The United States has a growing number of drone pilots, but the number of pilots who are flying drones in combat has been declining.

Drones are a tool that have allowed the military to operate far more effectively in a war environment, and that has enabled it to defeat insurgent groups such as the Islamic State group and al Qaeda in the Arabian Peninsula (AQAP).

They have also helped the military train new soldiers.

In the United States, drones are also used by the Department of Homeland Security, which trains and equips more than 500,000 local law enforcement and military officers in a number of fields, including counterterrorism, surveillance, border security, public safety and homeland security.

One of the challenges of fighting fires with drones is that they’re often mounted in low-flying aircraft.

The military’s current generation of drones, called Predator drones, have been in service for less than five years.

It’s not clear that they can match the speed, maneuverability and accuracy of their older cousins.

The United States uses drones to target al Qaeda militants and to conduct surveillance over terrorist bases and other terrorist sites.

But even though the United Nations Security Council is expected to vote on a resolution next week calling for an arms embargo on the sale of drones to governments, some experts say that the US government is not going to stop buying drones just because it fears that it will be targeted by the next round of sanctions.

“The next round is already underway, and the US is very much at risk of getting targeted by a future resolution that will be passed,” said Stephen Green, a senior research fellow at the Center for International Security and Cooperation at the Brookings Institution.

Green said that even if the US Congress passes a resolution banning the sale to countries like China and Russia, the US will still have to comply with the ban.

“If we’re buying weapons from the Saudis and the UAE, we have to be complying with the [United Nations] embargo,” he said.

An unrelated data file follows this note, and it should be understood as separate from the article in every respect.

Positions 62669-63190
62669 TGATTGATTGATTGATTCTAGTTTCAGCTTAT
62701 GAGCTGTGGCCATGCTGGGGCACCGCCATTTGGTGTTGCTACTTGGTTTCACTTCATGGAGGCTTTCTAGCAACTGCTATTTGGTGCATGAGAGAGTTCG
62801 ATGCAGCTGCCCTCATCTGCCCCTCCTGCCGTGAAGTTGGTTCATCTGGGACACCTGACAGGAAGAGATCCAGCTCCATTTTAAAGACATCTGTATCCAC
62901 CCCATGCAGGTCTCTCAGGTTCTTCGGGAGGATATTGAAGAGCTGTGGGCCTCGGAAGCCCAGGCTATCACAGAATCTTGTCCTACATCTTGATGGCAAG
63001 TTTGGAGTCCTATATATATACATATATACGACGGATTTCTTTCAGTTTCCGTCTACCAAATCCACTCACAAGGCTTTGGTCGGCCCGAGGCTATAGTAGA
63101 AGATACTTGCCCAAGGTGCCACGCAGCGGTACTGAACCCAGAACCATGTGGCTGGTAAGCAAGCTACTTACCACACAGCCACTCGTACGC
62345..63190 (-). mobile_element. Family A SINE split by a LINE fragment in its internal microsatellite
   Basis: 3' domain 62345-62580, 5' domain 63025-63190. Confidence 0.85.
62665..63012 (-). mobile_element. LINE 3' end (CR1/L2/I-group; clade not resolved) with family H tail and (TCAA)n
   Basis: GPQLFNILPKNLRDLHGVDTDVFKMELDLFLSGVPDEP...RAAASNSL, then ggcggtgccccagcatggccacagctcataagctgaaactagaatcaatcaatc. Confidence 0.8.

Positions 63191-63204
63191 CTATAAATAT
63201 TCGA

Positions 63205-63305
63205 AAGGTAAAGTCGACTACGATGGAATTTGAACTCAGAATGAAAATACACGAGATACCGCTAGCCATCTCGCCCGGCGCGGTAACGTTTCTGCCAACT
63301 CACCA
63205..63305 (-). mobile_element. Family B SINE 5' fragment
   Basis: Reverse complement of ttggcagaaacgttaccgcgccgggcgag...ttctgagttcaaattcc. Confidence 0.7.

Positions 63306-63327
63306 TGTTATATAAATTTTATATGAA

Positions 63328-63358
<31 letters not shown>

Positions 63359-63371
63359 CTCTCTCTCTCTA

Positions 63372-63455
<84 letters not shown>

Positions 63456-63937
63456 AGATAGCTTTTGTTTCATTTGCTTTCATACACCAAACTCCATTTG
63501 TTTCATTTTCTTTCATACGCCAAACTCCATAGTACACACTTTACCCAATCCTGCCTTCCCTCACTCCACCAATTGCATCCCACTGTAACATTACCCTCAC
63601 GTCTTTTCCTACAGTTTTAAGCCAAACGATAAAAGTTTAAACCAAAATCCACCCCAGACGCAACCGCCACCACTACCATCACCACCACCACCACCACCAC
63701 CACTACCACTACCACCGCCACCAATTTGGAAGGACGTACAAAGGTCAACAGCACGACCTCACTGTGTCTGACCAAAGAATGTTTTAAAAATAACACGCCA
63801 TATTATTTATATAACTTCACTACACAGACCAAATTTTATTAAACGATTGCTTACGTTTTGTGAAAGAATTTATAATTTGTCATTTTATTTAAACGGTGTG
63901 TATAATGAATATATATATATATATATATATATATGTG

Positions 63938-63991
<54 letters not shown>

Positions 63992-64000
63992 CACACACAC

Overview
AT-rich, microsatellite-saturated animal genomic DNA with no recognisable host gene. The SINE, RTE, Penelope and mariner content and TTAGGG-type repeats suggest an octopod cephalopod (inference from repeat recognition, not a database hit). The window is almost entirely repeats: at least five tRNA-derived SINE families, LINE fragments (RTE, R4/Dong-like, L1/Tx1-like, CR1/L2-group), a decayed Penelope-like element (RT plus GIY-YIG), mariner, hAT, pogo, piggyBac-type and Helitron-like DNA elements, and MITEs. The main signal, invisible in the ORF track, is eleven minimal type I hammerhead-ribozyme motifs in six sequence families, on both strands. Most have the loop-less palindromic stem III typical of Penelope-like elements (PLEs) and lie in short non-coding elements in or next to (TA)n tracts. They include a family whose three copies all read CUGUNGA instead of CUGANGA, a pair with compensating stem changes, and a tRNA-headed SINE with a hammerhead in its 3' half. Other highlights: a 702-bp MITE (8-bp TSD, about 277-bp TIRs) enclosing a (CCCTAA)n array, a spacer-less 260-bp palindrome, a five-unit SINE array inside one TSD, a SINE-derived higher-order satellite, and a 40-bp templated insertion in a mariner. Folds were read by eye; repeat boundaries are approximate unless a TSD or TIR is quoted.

Green also said that while the drone industry has been making strides in recent years, it’s still in its infancy.

The industry is still in the early stages, and there is a long way to go before drones are widely used by law enforcement.

At the same time, drones could be used by other nations, particularly in times of crisis such as when wildfires threaten homes or schools, or when the US faces economic crises, he said, pointing to the recent wildfire in Colorado.

Aerial firefighting has become a staple of the military’s operations in the Middle East, where the US has been battling al Qaeda and other insurgent groups.

But there is still no way to know how effective drones are at dealing with fires in these places, Green said.

In Iraq, the Iraqi military is testing drones in an effort to fight fires.

In Afghanistan, the American military has been using drones in a campaign against al Qaeda, but there is no known evidence that the technology has helped.

In recent years the US military has taken an interest in the use of drones for surveillance and reconnaissance in remote areas.

But Green said that drone use is not without its challenges.

There are a number issues with the use, including a lack of coordination and accountability, he added.

Even in places like Yemen, which is considered one of the most dangerous countries in the world, the Pentagon has not banned the sale and use of aerial drones, Green noted.

“Drones have been used by our military in Yemen to fight the Houthi rebels in the past, and we are not in a position to say that they are the answer,” he told TIME.

“Drones also pose a threat to the security of civilians in Yemen.”